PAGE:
(In an effort to reduce confusion, ASTM International altered the symbols in 2013, replacing the arrows with a solid triangle. However, manufacturers aren’t required to change their equipment to incorporate the new symbol, which is why you still see the arrows on many plastic products.)
Consumers widely misinterpret RICs and, as a result, they “wish-cycle.” Many well-meaning and hopeful consumers place any plastic item with an RIC in their recycling bin, regardless of whether they will actually be recycled.
So instead of resulting in more plastic being recycled, this approach all too often slows down the sorting process, drives up recycling costs, results in higher rates of contamination, and ultimately sends more waste to landfills, incinerators, and natural environments. Our recycling wishes, in other words, are being turned into garbage.
The myth surrounding RICs makes us believe that plastic is recycled far more often than it actually is. In fact, only 9% of all the plastic waste ever created has been recycled, and many of those recycled items belong to just two of the seven resin categories.
Susan Freinkel, author of the 2011 book Plastic: A Toxic Love Story, told Oceana that “the only plastics recycled in any significant amounts are No. 1 and No. 2 plastics, which cover soda and water bottles, as well as milk, juice, and detergent jugs.”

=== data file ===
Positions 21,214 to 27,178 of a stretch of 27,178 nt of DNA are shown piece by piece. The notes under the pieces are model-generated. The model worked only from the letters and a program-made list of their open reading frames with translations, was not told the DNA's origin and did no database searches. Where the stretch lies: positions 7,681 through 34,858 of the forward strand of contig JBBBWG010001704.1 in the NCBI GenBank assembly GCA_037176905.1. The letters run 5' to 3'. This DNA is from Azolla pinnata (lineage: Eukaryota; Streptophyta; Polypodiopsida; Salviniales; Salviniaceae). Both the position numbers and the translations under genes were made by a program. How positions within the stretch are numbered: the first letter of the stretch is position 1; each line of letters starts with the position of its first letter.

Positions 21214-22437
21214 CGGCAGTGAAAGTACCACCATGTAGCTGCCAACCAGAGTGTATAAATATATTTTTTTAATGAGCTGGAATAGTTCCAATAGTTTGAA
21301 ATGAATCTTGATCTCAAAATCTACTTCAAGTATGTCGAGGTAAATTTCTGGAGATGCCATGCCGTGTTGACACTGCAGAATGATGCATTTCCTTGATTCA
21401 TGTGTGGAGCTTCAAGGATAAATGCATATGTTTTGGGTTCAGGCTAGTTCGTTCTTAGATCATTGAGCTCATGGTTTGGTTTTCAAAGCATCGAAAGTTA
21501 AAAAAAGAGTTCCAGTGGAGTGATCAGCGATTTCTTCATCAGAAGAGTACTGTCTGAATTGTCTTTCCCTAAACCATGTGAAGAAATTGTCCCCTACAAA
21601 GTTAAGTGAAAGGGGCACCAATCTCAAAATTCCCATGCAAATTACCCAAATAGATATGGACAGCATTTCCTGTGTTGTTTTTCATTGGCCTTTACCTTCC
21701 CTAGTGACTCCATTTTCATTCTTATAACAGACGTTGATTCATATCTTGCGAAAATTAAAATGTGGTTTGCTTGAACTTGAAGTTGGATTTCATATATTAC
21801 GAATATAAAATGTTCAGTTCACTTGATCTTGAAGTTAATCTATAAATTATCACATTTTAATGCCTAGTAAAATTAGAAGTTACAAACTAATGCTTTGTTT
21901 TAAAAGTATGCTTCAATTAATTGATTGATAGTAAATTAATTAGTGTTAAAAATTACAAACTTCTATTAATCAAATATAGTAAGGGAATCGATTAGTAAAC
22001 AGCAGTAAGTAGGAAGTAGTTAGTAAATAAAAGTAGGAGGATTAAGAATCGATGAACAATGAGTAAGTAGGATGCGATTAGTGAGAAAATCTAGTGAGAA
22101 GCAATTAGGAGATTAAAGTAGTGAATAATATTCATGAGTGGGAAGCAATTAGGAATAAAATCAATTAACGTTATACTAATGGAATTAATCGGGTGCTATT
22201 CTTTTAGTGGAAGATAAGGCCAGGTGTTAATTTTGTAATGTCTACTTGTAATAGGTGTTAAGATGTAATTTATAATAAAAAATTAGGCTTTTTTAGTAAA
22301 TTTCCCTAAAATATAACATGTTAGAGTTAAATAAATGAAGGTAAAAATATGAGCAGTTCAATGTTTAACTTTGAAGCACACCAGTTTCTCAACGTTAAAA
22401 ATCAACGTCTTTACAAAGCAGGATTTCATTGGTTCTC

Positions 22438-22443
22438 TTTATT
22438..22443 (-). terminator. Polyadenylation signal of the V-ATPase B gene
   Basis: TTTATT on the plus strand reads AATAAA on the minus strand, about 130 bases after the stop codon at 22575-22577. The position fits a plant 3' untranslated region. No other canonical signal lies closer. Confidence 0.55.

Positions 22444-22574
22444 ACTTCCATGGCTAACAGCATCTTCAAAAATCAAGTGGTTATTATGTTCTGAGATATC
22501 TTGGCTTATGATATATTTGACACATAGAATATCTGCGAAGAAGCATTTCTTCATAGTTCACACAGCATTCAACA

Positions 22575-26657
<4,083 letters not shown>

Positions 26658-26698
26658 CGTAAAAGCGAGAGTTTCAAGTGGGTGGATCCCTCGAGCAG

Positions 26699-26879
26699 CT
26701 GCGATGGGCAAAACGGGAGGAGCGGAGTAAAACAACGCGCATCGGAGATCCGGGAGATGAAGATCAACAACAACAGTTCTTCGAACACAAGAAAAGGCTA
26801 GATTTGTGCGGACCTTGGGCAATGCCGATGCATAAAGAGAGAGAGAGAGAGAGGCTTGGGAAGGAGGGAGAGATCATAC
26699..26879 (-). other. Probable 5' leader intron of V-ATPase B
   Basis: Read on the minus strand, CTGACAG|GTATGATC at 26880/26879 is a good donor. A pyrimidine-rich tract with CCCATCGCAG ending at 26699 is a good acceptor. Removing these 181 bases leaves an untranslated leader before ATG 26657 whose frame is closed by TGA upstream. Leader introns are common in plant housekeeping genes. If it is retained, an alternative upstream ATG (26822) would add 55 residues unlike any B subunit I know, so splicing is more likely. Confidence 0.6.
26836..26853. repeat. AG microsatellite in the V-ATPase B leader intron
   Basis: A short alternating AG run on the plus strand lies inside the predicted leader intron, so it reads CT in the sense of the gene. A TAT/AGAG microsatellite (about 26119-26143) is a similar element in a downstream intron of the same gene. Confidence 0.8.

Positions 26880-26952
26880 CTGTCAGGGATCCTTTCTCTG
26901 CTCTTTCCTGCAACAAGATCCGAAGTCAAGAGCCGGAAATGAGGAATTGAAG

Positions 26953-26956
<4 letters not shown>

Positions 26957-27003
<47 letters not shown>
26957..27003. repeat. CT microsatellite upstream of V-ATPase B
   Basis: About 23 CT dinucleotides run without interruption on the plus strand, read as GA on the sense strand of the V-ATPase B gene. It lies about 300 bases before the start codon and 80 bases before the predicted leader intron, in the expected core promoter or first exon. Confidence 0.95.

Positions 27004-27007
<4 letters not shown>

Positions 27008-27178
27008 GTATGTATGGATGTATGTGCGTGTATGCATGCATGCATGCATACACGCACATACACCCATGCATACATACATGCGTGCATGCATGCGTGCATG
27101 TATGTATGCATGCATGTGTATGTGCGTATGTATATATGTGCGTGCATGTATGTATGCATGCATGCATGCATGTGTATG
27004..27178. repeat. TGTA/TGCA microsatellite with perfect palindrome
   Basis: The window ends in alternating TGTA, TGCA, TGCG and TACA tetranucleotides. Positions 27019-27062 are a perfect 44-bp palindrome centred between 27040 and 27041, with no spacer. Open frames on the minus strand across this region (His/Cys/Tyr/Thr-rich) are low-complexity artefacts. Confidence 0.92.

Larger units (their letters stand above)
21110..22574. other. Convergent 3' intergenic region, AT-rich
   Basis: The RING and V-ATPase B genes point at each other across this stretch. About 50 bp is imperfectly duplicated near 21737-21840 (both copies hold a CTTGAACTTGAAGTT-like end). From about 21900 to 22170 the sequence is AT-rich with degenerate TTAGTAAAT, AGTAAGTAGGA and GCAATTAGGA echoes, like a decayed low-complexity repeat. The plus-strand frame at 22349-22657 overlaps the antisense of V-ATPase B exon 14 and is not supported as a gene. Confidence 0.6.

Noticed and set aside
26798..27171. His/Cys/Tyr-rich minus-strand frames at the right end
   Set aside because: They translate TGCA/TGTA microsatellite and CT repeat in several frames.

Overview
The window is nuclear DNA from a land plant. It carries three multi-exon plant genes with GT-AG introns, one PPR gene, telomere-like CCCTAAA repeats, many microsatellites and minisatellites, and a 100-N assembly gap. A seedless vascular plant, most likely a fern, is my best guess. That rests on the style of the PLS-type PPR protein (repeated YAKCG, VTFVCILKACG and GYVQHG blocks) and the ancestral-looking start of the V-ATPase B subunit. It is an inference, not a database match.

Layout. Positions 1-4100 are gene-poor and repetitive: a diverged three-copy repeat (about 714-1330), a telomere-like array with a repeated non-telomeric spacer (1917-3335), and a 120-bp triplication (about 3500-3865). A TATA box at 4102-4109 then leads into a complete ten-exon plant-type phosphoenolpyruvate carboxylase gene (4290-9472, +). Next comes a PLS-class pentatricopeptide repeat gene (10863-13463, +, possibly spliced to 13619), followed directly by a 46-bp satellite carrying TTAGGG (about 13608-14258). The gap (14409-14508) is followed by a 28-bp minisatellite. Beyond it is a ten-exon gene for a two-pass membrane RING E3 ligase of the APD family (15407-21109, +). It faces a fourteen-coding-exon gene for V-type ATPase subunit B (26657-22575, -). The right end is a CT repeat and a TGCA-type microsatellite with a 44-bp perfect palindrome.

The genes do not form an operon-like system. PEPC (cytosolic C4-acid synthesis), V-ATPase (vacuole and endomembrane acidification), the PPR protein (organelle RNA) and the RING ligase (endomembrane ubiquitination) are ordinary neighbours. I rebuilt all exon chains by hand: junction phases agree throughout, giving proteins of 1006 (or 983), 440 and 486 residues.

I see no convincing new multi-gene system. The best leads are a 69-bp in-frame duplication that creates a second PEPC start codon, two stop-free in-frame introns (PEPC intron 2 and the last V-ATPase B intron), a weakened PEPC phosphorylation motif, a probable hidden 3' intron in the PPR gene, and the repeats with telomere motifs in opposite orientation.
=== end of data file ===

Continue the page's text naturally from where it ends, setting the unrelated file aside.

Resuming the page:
A new report by Greenpeace takes this a step further, arguing that No. 1 and No. 2 bottles and jugs are the only plastics that can legitimately be called “recyclable” and advertised as such. That’s because they are the only resins that have “sufficient market demand and domestic recycling/reprocessing capacity,” according to the report. The remaining municipal plastic waste is often referred to as “mixed plastic.”
Ever since China shuts its borders to the world’s mixed plastics in 2018, the U.S. has struggled to find a market for its plastic waste, especially No. 3 through No. 7 plastics, which are less valuable.
Some states (like Florida) and cities (like Erie, Pennsylvania) have urged residents to recycle only plastic bottles and jugs, which are generally made of PET (a No. 1 plastic) or HDPE (a No. 2 plastic). Cuyahoga County, the second most populous county in Ohio and home to Cleveland, has adopted this approach.